PCB Congress Convenes

FAIRFIELD - While a scientific and academic battle rages over the health risks associated with exposure to Polychlorinated biphenyls (PCBs), activists at Fairfield University on Wednesday pointed to the clusters of cancer in communities where the manufacturing material still persists as reason enough to address the situation.

"This isn't academic," said Dennis Prevost of Fort Edward, N.Y. "People are suffering in clusters."

Prevost was one of 75 delegates to the first PCBs Congress, held Wednesday and today at Fairfield University. People came from all over the country to discuss the problems their polluted communities face and to ratify a "Declaration of Independence from the PCBs." A large contingent of Connecticut activists whose work is centered on the PCB contamination in the Housatonic River attended the congress.

The Connecticut Department of Environmental Protection still warns against eating fish caught in the river because of PCBs.

The declaration the congress ratified calls for an investigation of the pervasiveness of PCBs in humans and the environment. It also calls on the government to mandate destruction of PCBs instead of storage and containment and that the responsible polluters pay for it.

The document was delivered to Fairfield-based General Electric's world headquarters because GE used PCBs in its manufacturing processes from 1930 to 1977, before the substance was banned.

The substance was used extensively to manufacture carbonless copy paper, asphalt roofing materials, adhesives, dyes, electromagnets, pesticides and lubricants among other things, according to the Connecticut Department of Environmental Protection.

Scientists and doctors are debating if there is a conclusive link between the substance and a long list of health problems, which includes cancer, skin diseases and neurological disorders.

Prevost said the evidence is there for scientists to pursue, but so far a real study of the issue has not taken place. As an example of what kind of evidence is available, he said five children born to four families on Putnam Street in Fort Edward contracted brain cancer. One of those affected was Prevost's brother, who died in 2000.

Fort Edward, located on the Hudson River 40 miles north of Albany, is home to a GE production facility that used PCBs for years. GE is currently working with the U.S. Environmental Protection Agency to dredge the river where the PCBs have built up.

Prevost said there are numerous cancer clusters in Fort Edward and pockets of children who have learning disorders. He dismisses the idea that this is just coincidence and points to Anniston, Ala., a place that was home to the Monsanto Co., the only manufacturer of PCBs in the U.S. from 1929 until it they were banned.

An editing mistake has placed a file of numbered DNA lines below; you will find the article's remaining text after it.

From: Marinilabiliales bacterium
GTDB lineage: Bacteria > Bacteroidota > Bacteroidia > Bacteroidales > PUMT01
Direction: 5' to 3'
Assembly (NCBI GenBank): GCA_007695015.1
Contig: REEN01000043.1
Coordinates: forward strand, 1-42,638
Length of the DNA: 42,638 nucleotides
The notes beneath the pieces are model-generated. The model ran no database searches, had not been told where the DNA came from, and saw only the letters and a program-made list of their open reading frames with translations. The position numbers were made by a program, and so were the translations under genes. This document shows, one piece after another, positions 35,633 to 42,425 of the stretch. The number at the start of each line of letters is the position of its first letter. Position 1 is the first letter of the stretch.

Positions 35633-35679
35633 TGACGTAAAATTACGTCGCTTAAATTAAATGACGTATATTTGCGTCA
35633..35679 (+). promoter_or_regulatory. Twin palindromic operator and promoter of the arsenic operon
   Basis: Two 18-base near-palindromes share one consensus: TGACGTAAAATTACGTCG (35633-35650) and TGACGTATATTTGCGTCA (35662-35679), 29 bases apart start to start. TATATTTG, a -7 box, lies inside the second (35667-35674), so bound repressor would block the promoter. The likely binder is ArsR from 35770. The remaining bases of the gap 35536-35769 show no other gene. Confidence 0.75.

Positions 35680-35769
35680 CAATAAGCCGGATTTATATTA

There are children in Anniston born with lung cancer, according to David Baker, an Anniston activist. Baker also said he suffers from skin lesions and cysts and the PCB levels in his blood are 300 times the normal level.

Prevost pointed out that Anniston residents are mainly African American, while Fort Edward residents are mostly Caucasian. The only things the two communities have in common, he said, are PCB contamination and serious health problems.

GE spokesman Gary Sheffer met with the activists to accept the document outside of the corporate headquarters where activists rallied Wednesday evening.

Activists also tried to present him with a "Dirty Dozen Award" from the Connecticut Toxics Action Center. Sheffer declined to accept the award, which is given by the center each year to what it says are the 12 worst polluters in Connecticut.

Sheffer said during an earlier conversation the company respects the activists' opinions but disagrees over the conclusions they have reached about the dangers of PCBs. He said, however, that GE has spent $700 million cleaning up the sites where the company used PCBs prior to current environmental regulations. The company, according to Sheffer, will continue to honor its obligations to the communities that have issues with PCBs.

Audrey Cole, president of the Housatonic Environmental Action League, based in Cornwall Bridge, was one of the organizers of the event. She said one of the benefits of the Congress is that activists can share information.

In the past, the communities had to wage isolated battles over PCB contamination, but now they can pool their knowledge and resources.

She also said the Congress will try to establish a national and, maybe even an international, database to document the problems associated with PCBs.

Cole said she is alarmed that the only cleanup of the Housatonic River taking place is centered in Pittsfield, Mass., the site of another GE plant. Pittsfield activist Tim Gray presented the declaration to Sheffer and spoke extensively about the problems in Pittsfield during the Congress.

Dr. David Carpenter told the group that research he is conducting could create a link between PCBs and health issues such as cancer. He said he is also studying the possibility that PCBs can enter the human body through the air, something that has been dismissed in the past.

David Brown, an adjunct professor at Fairfield University and the former division head of the Connecticut DEP's epidemiological division, said in matters of public health, you can't wait for final conclusive data before acting.

If there is evidence to suggest a cause, public officials should act to avert further damage to people and the environment, according to Brown.

The PCBs Congress continues today at Fairfield University; it is open to the public and begins at 7 a.m.

Rob Varnon, who covers business, can be reached at 330-6216.